That has to have happened by 1952, because I can remember watching the National Party conventions (at the age of nine) and hopping on my bike and dashing to my friends’ to be the first to share the great news that Eisenhower had won the Republican nomination. Surprisingly, they didn’t seem to care. And today I’d probably prefer Taft. But the folks were for Ike, so I figured he was the good guy. Of course, those were the good old days when conventions were not carefully scripted affairs with foregone conclusions. No, back then there were real contests with the outcomes in doubt, and there was genuine oratory, not just slogans and soundbites. Now they are as useless as infomercials for steak knives.

    I also recall following the coverage of Queen Elizabeth’s coronation. They couldn’t transmit the video live, but they had the sound and some still pictures.

    Events like this, plus shows like “The Voice of Firestone” and “The Bell Telephone Hour,” with their great singers, convinced me that TV made me a witness to the larger world, the important world, the world of the famous people. In other words, it felt as if TV was real life. Unfortunately, that notion took root, quite unconsciously, before I discovered sitcoms. But much to my dad’s dismay, I began to want to watch them as well. In effect, TV became my default activity, and basically remained so until I discovered the internet. Now I don’t “have to” watch TV, but I “have to” check the blogs I follow, and they’re available 24/7.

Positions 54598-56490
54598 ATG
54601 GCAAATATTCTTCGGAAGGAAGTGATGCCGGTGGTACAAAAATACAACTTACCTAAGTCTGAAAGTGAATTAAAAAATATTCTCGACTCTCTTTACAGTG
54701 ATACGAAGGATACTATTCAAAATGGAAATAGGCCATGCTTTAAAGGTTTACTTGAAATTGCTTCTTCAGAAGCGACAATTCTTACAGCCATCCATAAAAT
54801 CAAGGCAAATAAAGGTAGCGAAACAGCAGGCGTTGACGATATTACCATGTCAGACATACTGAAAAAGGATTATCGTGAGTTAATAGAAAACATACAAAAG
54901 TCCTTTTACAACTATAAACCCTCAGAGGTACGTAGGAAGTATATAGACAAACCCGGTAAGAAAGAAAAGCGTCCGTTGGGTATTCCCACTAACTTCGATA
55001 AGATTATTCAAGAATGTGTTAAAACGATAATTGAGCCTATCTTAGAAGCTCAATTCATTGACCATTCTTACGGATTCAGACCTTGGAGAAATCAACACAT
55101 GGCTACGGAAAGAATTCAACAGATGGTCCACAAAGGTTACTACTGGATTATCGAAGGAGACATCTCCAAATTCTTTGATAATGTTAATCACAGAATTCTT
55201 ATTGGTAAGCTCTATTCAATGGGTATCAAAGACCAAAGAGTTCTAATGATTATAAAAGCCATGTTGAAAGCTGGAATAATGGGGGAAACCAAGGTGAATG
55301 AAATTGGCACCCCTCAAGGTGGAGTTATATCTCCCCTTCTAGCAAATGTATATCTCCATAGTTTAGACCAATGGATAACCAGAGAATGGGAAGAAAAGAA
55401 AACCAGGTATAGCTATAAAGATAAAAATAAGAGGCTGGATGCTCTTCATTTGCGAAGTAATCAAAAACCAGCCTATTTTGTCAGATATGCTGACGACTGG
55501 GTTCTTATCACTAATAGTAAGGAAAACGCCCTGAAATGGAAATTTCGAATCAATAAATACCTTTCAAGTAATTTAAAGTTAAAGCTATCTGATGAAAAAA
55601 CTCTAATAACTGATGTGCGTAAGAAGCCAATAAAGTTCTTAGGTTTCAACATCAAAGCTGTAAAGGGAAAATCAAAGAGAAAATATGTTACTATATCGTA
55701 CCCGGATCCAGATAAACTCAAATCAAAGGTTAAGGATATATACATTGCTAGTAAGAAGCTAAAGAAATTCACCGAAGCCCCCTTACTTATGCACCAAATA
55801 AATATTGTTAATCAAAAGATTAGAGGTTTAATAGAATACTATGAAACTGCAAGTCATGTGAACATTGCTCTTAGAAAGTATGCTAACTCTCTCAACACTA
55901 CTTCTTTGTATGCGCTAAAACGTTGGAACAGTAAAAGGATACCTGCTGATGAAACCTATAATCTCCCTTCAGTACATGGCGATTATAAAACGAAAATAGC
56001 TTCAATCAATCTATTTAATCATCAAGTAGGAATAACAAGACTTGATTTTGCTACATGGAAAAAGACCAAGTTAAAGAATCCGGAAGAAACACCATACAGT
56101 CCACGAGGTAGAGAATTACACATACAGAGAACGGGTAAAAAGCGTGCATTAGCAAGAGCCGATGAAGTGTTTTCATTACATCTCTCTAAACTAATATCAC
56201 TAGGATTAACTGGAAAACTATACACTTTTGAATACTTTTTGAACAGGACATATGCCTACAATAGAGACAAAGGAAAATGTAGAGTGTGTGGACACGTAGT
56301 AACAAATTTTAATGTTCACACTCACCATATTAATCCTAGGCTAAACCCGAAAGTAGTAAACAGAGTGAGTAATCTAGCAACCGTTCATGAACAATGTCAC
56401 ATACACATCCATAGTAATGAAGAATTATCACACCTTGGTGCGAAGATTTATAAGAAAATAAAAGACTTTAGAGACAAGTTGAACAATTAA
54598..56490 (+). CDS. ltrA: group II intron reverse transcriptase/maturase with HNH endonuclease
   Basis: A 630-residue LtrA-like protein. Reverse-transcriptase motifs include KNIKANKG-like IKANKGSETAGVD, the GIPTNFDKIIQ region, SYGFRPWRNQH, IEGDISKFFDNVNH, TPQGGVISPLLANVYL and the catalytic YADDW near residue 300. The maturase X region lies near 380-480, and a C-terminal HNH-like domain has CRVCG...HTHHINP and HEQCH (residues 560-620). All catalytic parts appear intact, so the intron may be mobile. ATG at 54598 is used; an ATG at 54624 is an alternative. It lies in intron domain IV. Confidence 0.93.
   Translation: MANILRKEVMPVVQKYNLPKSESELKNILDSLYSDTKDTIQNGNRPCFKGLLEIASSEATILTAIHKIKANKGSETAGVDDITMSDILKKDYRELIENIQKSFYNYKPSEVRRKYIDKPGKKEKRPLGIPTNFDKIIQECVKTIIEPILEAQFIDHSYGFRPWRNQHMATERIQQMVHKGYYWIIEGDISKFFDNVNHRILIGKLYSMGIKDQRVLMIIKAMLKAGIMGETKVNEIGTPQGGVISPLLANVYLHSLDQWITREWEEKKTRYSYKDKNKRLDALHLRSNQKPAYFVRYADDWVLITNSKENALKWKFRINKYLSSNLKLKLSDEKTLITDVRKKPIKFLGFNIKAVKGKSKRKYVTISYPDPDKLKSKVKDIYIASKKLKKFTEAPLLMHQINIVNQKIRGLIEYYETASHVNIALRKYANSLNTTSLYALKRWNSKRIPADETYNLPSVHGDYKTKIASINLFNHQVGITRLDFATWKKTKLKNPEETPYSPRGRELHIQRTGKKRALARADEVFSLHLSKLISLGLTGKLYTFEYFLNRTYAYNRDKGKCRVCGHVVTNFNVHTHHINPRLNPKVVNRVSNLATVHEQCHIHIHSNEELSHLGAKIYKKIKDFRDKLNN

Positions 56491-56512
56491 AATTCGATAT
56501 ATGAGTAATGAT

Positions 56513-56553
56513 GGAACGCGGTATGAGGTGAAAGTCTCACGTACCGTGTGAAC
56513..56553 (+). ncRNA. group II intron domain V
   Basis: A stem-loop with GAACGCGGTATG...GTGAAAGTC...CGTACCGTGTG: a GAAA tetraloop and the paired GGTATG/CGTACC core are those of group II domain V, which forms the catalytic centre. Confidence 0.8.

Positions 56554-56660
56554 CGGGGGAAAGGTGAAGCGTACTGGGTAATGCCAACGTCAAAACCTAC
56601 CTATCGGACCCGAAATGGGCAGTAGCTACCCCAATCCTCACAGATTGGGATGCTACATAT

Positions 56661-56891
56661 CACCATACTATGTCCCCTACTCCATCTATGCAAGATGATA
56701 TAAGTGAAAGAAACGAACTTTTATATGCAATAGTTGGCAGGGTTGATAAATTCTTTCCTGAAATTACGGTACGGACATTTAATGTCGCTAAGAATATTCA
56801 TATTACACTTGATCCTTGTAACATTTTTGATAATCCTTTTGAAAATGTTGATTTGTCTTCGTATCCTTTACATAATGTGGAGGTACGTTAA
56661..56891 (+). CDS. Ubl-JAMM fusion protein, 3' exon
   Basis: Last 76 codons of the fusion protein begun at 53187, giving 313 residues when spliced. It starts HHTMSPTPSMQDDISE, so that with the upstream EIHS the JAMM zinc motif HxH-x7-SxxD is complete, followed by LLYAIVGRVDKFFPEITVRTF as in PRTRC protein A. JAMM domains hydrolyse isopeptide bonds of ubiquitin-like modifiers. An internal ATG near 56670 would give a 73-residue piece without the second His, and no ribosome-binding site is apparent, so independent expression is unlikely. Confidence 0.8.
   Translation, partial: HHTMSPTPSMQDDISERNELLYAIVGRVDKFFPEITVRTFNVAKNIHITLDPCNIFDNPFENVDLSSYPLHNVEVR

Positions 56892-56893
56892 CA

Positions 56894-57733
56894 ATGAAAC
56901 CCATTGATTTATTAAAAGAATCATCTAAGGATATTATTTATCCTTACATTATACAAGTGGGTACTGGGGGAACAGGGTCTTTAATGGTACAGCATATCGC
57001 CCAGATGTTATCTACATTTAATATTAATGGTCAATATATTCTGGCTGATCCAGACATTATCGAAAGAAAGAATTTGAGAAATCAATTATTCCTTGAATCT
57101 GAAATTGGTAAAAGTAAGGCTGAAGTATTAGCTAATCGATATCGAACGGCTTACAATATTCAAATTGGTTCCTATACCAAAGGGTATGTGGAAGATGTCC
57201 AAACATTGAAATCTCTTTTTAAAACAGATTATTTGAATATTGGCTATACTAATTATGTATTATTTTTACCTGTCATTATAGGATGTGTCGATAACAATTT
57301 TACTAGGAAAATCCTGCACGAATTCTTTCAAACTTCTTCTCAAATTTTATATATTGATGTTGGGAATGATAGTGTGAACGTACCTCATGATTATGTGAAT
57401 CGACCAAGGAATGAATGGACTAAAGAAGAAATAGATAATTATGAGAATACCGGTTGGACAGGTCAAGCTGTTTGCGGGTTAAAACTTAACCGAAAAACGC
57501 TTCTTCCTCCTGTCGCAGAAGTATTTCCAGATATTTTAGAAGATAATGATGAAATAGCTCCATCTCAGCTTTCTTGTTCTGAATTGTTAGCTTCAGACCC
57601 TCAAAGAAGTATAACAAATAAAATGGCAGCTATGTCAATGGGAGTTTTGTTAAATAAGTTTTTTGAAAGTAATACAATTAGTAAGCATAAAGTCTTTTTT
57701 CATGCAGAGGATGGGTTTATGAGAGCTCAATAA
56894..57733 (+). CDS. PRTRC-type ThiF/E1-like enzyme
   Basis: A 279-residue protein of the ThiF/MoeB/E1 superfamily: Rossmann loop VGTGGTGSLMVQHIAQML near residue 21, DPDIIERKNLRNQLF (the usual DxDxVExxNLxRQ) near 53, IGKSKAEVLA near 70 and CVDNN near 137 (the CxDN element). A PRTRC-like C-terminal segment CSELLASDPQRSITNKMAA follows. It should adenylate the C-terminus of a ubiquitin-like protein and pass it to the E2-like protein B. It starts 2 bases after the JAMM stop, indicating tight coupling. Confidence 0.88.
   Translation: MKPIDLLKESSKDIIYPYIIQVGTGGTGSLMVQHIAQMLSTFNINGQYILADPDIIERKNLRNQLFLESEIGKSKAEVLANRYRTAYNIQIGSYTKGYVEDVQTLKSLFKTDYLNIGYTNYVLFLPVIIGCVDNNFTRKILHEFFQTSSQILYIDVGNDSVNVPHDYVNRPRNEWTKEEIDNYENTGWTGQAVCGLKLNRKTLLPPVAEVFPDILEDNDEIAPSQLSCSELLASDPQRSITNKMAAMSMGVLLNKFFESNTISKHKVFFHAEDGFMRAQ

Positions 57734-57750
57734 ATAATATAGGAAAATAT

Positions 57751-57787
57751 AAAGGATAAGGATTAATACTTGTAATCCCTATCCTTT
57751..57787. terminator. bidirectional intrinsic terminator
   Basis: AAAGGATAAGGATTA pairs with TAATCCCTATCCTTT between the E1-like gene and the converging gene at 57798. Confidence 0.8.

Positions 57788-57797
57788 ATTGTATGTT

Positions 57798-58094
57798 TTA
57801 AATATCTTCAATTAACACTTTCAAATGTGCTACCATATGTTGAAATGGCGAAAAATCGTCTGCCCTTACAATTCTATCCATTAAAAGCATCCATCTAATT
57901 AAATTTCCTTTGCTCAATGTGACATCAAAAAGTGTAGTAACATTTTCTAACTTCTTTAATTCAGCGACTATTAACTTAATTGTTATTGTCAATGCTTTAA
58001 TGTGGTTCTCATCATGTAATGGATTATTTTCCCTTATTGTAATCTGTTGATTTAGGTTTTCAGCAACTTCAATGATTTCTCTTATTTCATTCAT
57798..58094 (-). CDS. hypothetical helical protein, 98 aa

• I, too, vividly recall the Coronation. I’m not entirely sure why. Maybe because it was happening ‘across the pond’ and we were seeing the whole thing on the small screen in our living room rather than in 60 seconds of the news reel at the movie theater.

      I was fascinated by the conventions also, and as you point out there were actually doubts about the outcome. Watching the roll calls was riveting.

      Perhaps this exposes me as an “elitist” but I firmly believe that better candidates came out of the process when primaries had less impact. I actually would prefer to trust the judgment of professional politicians in smoke filled rooms to the beauty contests that determine nominees today.

      I would make other comments, but as you may have noticed, I appended a “1” to the post’s title – which obviously means that there will be “more to come”.